INELIGIBLE

lasting only long enough for the hearing officer to rule on the case. from Page A1 Separate zoning cases would still be heard Burke told the Council he hopes to have by the existing Board of Adjustment. a hearing officer in place in the next two weeks. Joe Ferguson can be reached at 556-2253 or The position would likely be temporary, jferguson@azdailysun.com.

SPECULATORS from Page A1

The rules, which aim to impose a market-wide ceiling on speculative trading, were mandated under the broad revamp of financial regulation in July 2010, known as the DoddFrank Act. They were a response to oil prices that surged to a record $147 a barrel in July 2008. A speculative oil-price spike earlier this year proved to be a major head wind to U.S. economic growth and reignited debate on the role of Wall Street money in oil markets. The rules set trading limits, or caps, on individual traders or companies in both the physical market, where a buyer actually takes possession of oil or other products, and the futures markets, where contracts for future delivery of oil or other commodities are traded. The new rules also apply to contracts on foreign com-

SALES TAX from Page A1

Morrill said coalition members have been meeting behind closed doors on a plan that would guarantee funding for education and also have some measurements designed to ensure that student performance improves. But he said this is not some academic exercise. “It is in complete awareness — and in substantial response — to the fact that there’s a funding cliff coming in 2014 if nothing is done,” he said.

POLLS BACK TAX EXTENSION At this point, Morrill said there is no specific plan for how to make up the money. “We’ve been looking at what polling suggests voters are comfortable with,’’ he said. “We’ve got to be mindful of what folks have indicated they will support.” If history is any indication, what that likely means — and Morrill will not say — is some sort of extension of the sales tax. That was one reason that Gov. Jan Brewer, who championed the 2010 election, chose that as the option. Voters apparently agreed, approving the temporary hike by a margin of nearly 2-1. But things will be different this time. Brewer, who took a lot of heat from within her own Republican Party for pushing the last levy, will not be leading this fight. “Proposition 100 will expire after three years,’’ said gubernatorial press aide Matthew Benson. “Those who wish to extend it will have to return to voters with that proposal.” Benson said Brewer is aware that the current surplus is just temporary. But he said she is not looking to additional revenues. “ S h e i s fo c u se d o n budgeting conservatively and fighting ObamaCare, which is a major driver behind the state’s projected shortfall in the coming years,” Benson said.

HEALTH CARE COSTS TO RISE Stavneak acknowledged that the new federal health care law, which takes effect Jan. 1, 2014, will require the state to once again start enrolling childless adults into the program. The state got a waiver to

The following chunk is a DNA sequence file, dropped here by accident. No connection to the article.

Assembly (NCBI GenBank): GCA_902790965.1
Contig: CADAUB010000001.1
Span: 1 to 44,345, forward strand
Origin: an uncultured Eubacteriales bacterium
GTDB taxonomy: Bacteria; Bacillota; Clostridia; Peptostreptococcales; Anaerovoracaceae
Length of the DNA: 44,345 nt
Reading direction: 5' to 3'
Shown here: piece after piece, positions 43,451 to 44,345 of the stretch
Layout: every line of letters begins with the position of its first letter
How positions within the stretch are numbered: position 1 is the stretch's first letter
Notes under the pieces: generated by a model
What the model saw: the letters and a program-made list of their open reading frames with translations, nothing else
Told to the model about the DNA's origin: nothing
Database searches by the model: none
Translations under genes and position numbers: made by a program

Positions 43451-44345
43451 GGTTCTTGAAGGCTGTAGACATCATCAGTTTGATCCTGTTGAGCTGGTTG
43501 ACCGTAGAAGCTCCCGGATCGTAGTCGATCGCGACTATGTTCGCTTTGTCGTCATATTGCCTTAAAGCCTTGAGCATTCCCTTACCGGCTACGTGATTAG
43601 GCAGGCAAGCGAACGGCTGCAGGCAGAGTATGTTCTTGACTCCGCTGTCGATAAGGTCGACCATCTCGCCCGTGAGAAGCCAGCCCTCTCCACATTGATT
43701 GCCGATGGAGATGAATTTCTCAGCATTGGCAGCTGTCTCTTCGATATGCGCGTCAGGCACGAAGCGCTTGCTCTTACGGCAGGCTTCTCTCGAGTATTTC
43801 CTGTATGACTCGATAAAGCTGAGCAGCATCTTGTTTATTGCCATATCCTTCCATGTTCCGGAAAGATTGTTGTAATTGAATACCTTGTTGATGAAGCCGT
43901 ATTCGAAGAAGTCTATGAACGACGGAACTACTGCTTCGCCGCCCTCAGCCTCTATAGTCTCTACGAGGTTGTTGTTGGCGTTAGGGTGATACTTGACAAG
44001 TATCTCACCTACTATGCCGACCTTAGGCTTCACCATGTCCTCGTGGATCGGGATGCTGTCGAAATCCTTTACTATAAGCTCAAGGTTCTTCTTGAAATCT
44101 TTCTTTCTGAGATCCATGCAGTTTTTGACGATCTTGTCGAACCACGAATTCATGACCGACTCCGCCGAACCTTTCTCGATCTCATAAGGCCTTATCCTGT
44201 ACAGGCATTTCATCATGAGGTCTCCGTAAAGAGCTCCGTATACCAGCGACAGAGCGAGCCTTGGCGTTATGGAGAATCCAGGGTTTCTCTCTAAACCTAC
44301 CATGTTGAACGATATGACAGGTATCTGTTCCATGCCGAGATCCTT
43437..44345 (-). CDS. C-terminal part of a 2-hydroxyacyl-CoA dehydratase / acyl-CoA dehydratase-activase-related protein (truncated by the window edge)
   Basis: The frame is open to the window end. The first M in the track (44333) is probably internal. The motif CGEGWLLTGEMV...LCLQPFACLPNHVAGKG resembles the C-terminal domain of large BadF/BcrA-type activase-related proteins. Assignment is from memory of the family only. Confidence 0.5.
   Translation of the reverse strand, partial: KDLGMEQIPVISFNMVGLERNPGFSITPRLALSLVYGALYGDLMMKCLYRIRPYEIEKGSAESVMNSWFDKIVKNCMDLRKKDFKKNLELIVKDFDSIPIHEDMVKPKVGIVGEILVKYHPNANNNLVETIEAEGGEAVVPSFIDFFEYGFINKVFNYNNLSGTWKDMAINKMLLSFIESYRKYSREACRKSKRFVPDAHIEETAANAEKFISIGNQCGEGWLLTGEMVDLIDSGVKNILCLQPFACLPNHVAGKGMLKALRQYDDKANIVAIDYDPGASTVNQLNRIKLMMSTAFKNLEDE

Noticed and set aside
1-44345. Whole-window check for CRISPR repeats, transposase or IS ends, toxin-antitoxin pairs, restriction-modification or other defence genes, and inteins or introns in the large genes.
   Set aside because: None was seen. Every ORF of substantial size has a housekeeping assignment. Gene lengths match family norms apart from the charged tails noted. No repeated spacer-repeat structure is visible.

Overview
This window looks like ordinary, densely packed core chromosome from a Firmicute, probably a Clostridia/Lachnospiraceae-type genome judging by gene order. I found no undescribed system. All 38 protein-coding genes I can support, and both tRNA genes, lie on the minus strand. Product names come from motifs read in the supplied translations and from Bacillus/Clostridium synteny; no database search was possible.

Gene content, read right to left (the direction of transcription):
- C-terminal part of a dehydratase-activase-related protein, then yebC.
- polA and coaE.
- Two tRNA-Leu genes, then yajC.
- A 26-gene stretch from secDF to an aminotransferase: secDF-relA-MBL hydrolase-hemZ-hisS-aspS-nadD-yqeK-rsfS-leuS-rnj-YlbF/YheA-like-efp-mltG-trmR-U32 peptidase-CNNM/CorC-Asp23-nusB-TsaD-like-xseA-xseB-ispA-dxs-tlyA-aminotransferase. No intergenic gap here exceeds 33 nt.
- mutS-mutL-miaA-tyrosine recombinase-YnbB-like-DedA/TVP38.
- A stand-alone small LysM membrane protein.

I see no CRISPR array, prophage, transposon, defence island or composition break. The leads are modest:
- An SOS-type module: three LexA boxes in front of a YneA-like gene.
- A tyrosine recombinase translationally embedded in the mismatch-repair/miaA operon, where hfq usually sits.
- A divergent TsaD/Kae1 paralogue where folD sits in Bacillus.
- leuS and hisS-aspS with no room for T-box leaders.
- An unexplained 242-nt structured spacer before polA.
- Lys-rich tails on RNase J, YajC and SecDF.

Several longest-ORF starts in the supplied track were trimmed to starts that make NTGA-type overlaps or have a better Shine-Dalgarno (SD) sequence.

modity exchanges that link back to U.S. exchanges. These limits will be imposed on contracts traded for both next-month and future delivery years out. The limits will be adjusted once a year for energy and metals commodities, and every two years for farm products, as the commission reviews market data. The rules were due in January but are unlikely to take full effect before spring. Sen. Carl Levin, D-Mich., whose investigative subcommittee held hearings spotlighting speculation in commodities markets, praised the CFTC’s action: “The position limits rule approved today by the CFTC represents significant progress for middleclass families facing rollercoaster gasoline, electricity and food prices,” Levin said in a statement. But another critic of oil speculation, Sen. Maria Cantwell, D-Wash., saw little to cheer. exclude them from the program earlier this year, saving an estimated $190 million a year. Brewer has joined with officials from other states to challenge the law. Morrill said the other political hurdle is that it is doubtful that lawmakers will be willing to put the issue before voters, as they did last year. That means having to gather more than 173,000 valid signatures to have the issue on the 2012 ballot. Among the foes is Rep. John Kavanagh, R-Fountain Hills, who chairs the House Appropriations Committee. He said higher taxes would be “counterproductive.’’ “It would stall an already stalling economy,” he said. Kavanagh also said the fact Arizona the economy is improving now, even with the extra one-cent tax, does not mean it has done no harm. “I think we would be recovering a lot more had we not increased taxes,’’ he said. Kavanagh also said that the $610 million deficit is not a foregone conclusion. Kavanagh pointed out that if the economy performs as planned, the state should end this fiscal year with about $416 million unspent. And next year’s surplus would be about $143 million. He said if lawmakers can resist the urge to spend that money and instead just put it aside, that gives them enough in the bank to cut the deficit two years from now to only about $50 million. And that, said Kavanagh, can be handled easily, without raising taxes.